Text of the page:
Current top 10 features some players ready for Masters glory ... and a few who aren't

Current top 10 features some players ready for Masters glory … and a few who aren’t

The current top three players in the world -- Tiger Woods, Rory McIlroy and Justin Rose -- are in different stages of their Masters preparation.
Fred Vuich, Robert Beck / Sports Illustrated

There’s an extra week on the schedule this year. This week is the Shell Houston Open, then comes the Valero Texas Open, then the Masters. The point is, it’s time to start thinking about the Masters.
Who’s ready and who isn’t? Let’s check those world rankings:
No. 1: Tiger Woods. Three Tour wins already, six in the last 12 months, and he’s already committed Tiger Interruptus on Rory McIlroy’s reign at No. 1. The Rory Era is now on hold. Tiger is back on top. The only thing you need to know about Tiger is that he’s putting great again. He’s your new Masters favorite. Ready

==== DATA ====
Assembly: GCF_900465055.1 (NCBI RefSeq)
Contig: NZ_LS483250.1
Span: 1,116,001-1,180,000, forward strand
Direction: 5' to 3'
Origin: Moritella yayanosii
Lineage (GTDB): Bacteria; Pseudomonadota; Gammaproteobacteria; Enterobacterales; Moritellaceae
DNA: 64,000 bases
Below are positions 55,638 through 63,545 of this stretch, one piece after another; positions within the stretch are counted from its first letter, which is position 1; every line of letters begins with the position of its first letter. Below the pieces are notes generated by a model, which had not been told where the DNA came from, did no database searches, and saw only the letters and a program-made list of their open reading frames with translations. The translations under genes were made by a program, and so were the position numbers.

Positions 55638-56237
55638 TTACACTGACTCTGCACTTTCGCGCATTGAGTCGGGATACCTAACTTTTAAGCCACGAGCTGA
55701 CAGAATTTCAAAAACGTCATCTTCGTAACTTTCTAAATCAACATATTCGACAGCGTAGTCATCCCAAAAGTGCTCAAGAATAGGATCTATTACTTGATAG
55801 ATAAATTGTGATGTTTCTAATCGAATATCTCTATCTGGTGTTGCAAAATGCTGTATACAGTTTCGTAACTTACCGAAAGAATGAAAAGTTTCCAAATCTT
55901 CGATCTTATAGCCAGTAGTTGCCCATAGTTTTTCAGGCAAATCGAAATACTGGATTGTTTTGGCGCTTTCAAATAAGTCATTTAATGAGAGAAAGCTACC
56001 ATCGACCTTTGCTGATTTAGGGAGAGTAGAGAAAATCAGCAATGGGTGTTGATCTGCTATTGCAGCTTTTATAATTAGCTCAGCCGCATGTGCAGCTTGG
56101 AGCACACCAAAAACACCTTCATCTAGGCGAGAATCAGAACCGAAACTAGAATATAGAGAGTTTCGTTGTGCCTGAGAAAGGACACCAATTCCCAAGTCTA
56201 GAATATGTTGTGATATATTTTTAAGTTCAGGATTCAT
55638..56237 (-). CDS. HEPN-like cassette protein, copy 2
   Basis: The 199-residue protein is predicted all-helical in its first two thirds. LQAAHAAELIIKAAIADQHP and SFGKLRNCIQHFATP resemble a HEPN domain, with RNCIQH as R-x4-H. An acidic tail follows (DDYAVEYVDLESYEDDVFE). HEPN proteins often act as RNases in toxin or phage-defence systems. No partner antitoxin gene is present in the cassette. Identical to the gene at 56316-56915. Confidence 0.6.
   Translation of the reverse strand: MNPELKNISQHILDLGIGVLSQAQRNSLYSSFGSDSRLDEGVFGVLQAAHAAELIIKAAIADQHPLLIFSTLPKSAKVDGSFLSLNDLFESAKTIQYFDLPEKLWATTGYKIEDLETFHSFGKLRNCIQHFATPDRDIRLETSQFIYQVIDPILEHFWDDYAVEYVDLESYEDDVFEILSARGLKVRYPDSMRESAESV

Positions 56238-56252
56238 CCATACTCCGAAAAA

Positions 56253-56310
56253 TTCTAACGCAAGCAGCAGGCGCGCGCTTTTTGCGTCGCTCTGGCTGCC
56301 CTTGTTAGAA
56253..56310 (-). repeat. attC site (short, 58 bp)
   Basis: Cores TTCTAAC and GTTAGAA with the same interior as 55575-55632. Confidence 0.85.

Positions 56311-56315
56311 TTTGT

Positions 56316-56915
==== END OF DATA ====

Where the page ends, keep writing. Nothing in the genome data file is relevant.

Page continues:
No. 2: Rory McIlroy. The Boy Wonder has had only one good round in 2013, the last day at Doral when he shot 65 in tough conditions. And he wouldn’t have had that if that WGC event had a cut after 36 holes, because he would’ve missed it. A new home in a new country, new clubs, a new ball, a new $250 million deal and an ongoing romance with an international tennis star—yeah, that’s a bit much for anyone. Not Ready
No. 3: Justin Rose. It’s indicative of how little everyone else has done that Rose has quietly become World No. 3 despite not having won anything in over a year. Oh, wait, I’m forgetting that huge Tyco Skills Challenge in November. My bad! Justin is doing his best Luke Donald impression and top-tenning the daylights out of his opponents. He had eight top-10 last year, including the win at Doral, and he’s been fourth, eighth and second in his last three tries, respectively, in 2013. His track record at Augusta is better than you think—fifth, eighth and 11th among his last five—and he’s often fast out of the gate there with three first rounds in the 60s. Ready
No. 4: Luke Donald. The Brit breezed from Tampa, after a fourth-place finish, to Malaysia, where he picked up some nice appearance money and missed the cut. He hasn’t made any waves yet this year and, like Rose, also hasn’t won in more than a year. He doesn’t look sharp. He needs to stay out of the left rough, where he’s been a regular visitor, and start hitting greens—incredibly, he ranks a dismal 156th in that stat. Not Ready